Mayor Bill de Blasio has made his opposition to President Donald Trump the core of his re-election bid, and his best-funded Republican opponent, real estate developer Paul Massey, has gone out of his way to say he wrote in ex-Mayor Michael Bloomberg at the polls last year—but one longshot contender for the city’s highest office has embraced his party’s commander-in-chief and some of his most controversial immigration policies wholeheartedly.
Rev. Michel Faulkner, former Jets defensive lineman-turned-minister, concluded his presentation to a gathering of the Brooklyn GOP last night with a lengthy quote from Trump’s first address to the joint session of Congress earlier this week—a quote he attributed to “a great president.” The first question from the audience concerned New York’s “sanctuary city” statutes, which bar local law enforcement from cooperating with federal immigration officials under most circumstances, policies the president has promised to penalize through funding cuts.
“Sanctuary cities are wrong,” Faulkner shouted to raucous applause. “This is a city of laws!”
Massey, who also spoke at the forum, has said if elected he would uphold the city’s three-decade policy of of shielding nonviolent undocumented immigrants from deportation.
Since declaring his candidacy in September 2015, Faulkner has raised only $53,705 and personally loaned his campaign $126,800, plus received an additional $26,075 from two creditors. His most recent filing with the city Campaign Finance Board found him almost $7,000 in the red.
But according to Faulkner, there’s never been a more perfect moment for an African-American Republican to run for mayor of this majority-minority city, where Democrats enjoy a two-to-one enrollment advantage and where Hillary Clinton took 79 percent of the vote last fall. Mostly, he asserts, that’s because de Blasio is “so bad”: an “absentee mayor” who has neglected his municipal duties in his quest to become a national leader of the Democratic Party’s resurgent left wing.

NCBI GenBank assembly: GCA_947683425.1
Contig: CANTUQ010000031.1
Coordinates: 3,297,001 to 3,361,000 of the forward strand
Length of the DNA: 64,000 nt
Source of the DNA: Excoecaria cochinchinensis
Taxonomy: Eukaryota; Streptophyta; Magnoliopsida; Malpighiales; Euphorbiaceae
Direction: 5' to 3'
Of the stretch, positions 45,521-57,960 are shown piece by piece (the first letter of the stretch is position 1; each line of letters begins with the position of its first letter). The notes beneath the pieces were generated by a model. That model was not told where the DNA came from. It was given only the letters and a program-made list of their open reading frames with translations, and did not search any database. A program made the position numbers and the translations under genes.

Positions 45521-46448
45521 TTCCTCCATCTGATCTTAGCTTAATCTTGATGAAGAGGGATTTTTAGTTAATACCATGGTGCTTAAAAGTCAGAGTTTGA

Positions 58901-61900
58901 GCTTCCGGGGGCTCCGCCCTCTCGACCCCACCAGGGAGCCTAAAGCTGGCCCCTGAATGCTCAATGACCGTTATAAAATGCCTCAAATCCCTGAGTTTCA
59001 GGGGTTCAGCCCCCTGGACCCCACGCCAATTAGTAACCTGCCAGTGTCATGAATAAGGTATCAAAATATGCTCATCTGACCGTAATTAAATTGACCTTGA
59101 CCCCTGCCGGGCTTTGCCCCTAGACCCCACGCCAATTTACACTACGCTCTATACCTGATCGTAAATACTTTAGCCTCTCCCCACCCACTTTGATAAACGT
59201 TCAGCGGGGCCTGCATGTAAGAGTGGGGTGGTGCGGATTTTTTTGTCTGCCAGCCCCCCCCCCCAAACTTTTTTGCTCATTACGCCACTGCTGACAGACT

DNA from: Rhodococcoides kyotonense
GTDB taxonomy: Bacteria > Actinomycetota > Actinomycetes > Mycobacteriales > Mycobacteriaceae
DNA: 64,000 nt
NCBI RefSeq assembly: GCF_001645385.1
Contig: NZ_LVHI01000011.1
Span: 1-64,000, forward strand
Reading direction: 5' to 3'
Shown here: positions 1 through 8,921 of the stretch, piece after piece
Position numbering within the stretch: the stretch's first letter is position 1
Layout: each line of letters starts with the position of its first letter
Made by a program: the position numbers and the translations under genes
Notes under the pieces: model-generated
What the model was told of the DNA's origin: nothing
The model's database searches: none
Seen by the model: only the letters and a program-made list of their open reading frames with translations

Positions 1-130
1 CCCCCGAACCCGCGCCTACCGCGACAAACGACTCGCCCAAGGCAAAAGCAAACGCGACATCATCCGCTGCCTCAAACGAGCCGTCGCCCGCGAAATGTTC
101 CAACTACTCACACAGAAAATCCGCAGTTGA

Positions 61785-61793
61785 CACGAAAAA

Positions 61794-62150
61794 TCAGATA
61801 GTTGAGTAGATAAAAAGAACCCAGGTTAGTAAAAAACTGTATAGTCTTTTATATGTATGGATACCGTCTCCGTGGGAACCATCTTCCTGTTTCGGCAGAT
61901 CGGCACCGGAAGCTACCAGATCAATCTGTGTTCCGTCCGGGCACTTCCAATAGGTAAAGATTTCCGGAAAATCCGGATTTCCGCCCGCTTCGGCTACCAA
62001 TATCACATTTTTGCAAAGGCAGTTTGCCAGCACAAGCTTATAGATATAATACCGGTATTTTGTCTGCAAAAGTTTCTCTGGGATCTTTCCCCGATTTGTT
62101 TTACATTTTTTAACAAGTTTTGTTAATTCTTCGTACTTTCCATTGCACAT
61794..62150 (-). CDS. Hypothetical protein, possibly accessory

“It’s important for us to understand, in this historic time, right now, New York City might be the last, best hope we have as conservatives for really stemming the tide on this progressive movement,” Faulkner told the crowd last night. “Can you imagine how things will turn, nationally, if we elect, when we elect, as we elect, a black conservative Republican as mayor of the City of New York?”
The candidate alluded several times last night to the GOP’s 19th Century anti-slavery roots and its ties to abolitionist Frederick Douglass—a man Trump appeared to think was still alive while speaking at a Black History Month event in February. Faulkner argued he could help the long disempowered New York Republican Party recapture Gracie Mansion by winning over African-American and Latino voters.
“If we cannot reach that group, we will never win another election,” he said. “I am the new face of the Republican Party.”
A leg injury ended Faulkner’s pro football career in 1982 after just one season. The Washington, D.C. native headed south to get a master’s degree at Virginia Tech, and served for a few years as assistant dean of students at the late Rev. Jerry Falwell’s Liberty University.
He returned to New York to become pastor of a Times Square-area church in 1988, where he ran a soup kitchen, before moving his ministry uptown in the early 1990s.
Faulkner backed Rudolph Giuliani for mayor in 1993, and the Republican rewarded him with an array of appointments, including a spot on a task force on police-community relations. In 2010, Faulkner ran on the GOP line against now-retired Harlem Congressman Charles Rangel. He got 10 percent of the vote.
Like Giuliani, Faulkner has publicly endorsed and supported Trump both as a candidate and as president. Last night, he slammed de Blasio for leading demonstrations against the commander-in-chief, calling it a “waste of time and taxpayer money.”
“I was one of the very few people that went on record and said ‘yes, I’m voting for Donald Trump.’ And I can hold my head high, no problem,” Faulkner said. “There have been things he has said and done that I disagree with, but you know what, that’s my right as an American: to disagree with our president.”
“But I believe that action is much better than inaction. And I believe that the direction that we’re headed, the direction where we were headed, is a disaster,” he continued. “Our president, we have to give him an opportunity. I so far have been impressed.”
The candidate seemed convince this position would not cost him votes in a city where—outside of a few mostly white, right-leaning precincts—the president is a target of protest and opprobrium.
“I support him. I’m not going to run away from that. However, I’m running to be the mayor of this City of New York,” he said. “People that hate the president, if they want to attach me to that, that’s fine. But most New Yorkers are saying ‘ah, who cares? I just want to see what you’re going to do in New York.'”